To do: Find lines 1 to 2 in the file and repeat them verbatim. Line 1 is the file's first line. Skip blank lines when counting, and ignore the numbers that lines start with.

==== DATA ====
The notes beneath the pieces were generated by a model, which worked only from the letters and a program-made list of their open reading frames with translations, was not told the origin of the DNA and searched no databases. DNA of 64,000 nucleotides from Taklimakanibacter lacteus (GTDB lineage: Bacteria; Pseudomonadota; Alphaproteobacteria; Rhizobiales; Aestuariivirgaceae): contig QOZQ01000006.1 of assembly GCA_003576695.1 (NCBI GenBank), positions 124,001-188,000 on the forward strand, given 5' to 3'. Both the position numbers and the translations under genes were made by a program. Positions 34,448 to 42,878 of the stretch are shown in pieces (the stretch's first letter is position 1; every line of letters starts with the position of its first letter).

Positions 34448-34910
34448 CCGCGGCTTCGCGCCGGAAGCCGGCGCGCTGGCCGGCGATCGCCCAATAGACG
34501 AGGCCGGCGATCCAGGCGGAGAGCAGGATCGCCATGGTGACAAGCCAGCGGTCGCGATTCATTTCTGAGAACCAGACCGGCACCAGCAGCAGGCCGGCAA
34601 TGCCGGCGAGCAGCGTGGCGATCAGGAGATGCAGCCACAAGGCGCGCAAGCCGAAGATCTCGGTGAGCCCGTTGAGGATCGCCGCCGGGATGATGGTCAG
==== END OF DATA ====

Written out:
The notes beneath the pieces were generated by a model, which worked only from the letters and a program-made list of their open reading frames with translations, was not told the origin of the DNA and searched no databases. DNA of 64,000 nucleotides from Taklimakanibacter lacteus (GTDB lineage: Bacteria; Pseudomonadota; Alphaproteobacteria; Rhizobiales; Aestuariivirgaceae): contig QOZQ01000006.1 of assembly GCA_003576695.1 (NCBI GenBank), positions 124,001-188,000 on the forward strand, given 5' to 3'. Both the position numbers and the translations under genes were made by a program. Positions 34,448 to 42,878 of the stretch are shown in pieces (the stretch's first letter is position 1; every line of letters starts with the position of its first letter).

Positions 34448-34910